AGILE, CONTINUOUS DELIVERY, GIT, SOFTWARE
You must have heard Marc Andreessen’s warning that “software is eating the world”, becoming the differentiator for industries that were previously thought to be more manual. A great example for this is Tesla – they’ve helped transform the automotive industry by essentially creating drivable computers. You will find a deeper notion of software leading the way for nearly every industry, and understand the trends driving software development forward.
A survey was conducted on more than 18,000 software development professionals, and here is what was discovered.
Best development firms use agile, Git, and continuous delivery
We found that of software organizations across all industries:
· 78% use a DVCS, such as Git.
· 77% practice agile development.
· 50% practice Continuous Delivery (CD).
These processes have become a normal thing with software teams. Those who practice all three together are still only 49%.
How? The iterative approach of Agile makes it easier for organization to pivot or change priorities based on customer and market feedback. But, between the customers, 50% of agile teams reported using a mix of agile and non-agile techniques indicating that teams are even adapting the process to meet their needs. Git’s support for branch-and-merge workflows takes the pain out of collaborating on code. And with a continuous delivery pipeline in place, shipping is a no-drama event, which encourages smaller, more frequent and also less risky releases.
Development teams are increasingly distributed
Regardless of industry, 72% of the professionals said some portion of their team works remotely.
What makes remote team collaboration and productivity possible?
A few ideas:
As stated above, 78% of respondents said their team had migrated to a DVCS, like Git. Using Git, the team members can work from any geography. As a distributed version control system, each developer gets their own local repository, complete with a full history of commits. With a full local history implies that you don’t need a network connection to create commits, check past versions of a file, or perform diffs between commits.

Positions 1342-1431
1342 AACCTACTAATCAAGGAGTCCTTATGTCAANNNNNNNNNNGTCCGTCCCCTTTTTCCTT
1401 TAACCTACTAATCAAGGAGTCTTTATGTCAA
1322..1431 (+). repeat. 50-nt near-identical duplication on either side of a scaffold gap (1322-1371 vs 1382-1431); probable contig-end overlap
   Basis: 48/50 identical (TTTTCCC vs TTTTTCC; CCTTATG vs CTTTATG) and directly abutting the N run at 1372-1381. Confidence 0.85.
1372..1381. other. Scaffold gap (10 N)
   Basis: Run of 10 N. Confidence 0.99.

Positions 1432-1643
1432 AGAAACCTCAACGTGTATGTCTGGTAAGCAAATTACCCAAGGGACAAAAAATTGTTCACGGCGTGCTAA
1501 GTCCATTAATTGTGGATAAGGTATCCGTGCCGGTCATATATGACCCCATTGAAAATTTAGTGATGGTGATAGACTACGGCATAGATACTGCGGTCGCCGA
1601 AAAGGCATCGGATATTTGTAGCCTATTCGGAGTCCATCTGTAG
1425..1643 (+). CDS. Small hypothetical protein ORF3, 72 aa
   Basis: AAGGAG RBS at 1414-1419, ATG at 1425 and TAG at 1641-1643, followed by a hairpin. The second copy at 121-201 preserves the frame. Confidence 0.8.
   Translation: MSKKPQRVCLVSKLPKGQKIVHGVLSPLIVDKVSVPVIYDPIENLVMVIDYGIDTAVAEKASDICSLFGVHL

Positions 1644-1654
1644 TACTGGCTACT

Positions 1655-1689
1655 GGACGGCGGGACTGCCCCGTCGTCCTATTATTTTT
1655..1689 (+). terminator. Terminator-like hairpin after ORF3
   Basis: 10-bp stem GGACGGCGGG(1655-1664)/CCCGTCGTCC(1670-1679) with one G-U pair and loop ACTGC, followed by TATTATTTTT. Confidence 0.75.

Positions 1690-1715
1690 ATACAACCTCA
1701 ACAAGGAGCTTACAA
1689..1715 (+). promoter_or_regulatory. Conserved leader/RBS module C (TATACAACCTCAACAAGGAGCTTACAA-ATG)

Distributed development also ensures a more reliable development environment. As every developer working in a local repo, their changes – and, more importantly, their missteps – are isolated. Combined with basic development best practices like peer review and testing changes locally before pushing them to the team’s shared repository, Git is a powerful tool.
Staying in sync as a team can be especially challenging when your team isn’t located at a same place. Work Collaboration tools like HipChat are needed for distributed teams. But group chat isn’t the only place you require to discuss the work at hand. Most issue trackers let teammates comment on issues so they can keep each other up to date. Same with development tools: the ability to have an in-context discussion about a broken build or a code change is now commonplace.
Automation and visibility
Gradually, the tools are getting integrated, whether from the same vendor or different vendors, to help with automatic sharing and syncing of content. In fact, 82% of our customers reported that their source code management tool was integrated with a build system, issue tracker, or both.
Teams are leaner and faster
Out of total, 86% of respondents said that the average development team in their company has 10 or fewer members. This is a pretty significant number so we decided to dig deeper into this.
Containers – the hottest software development trend
56% of our customers reported using containers to spin up test, staging, or production environments, compared to 34% of non-customers. With a container, you can define everything needed to run an application or service and use that blueprint (called an “image”) to make new copies whenever you need to scale, or simply share it with others. The ease and speed of using containers not only makes development more efficient, but reduces IT overhead compared to maintaining traditional bare-metal hardware.
Docker integrations for both Bitbucket and Bamboo testify to how hot containers are right now. With Bitbucket, you can see source code stats alongside your Docker repo. And for Bamboo, you can spin up more build agents using Docker. Judging by what’s trending on Twitter and the session schedule of every development conference on the planet, containers will be software’s “it” technology for years to come.
Stay ahead of the trends
No matter where your team compares in size or adopted processes, having a great data set in front of you is the first step to staying ahead of the trends. The more knowledge you gather, the more ability your team will have to shift these trends and shape the future of software development.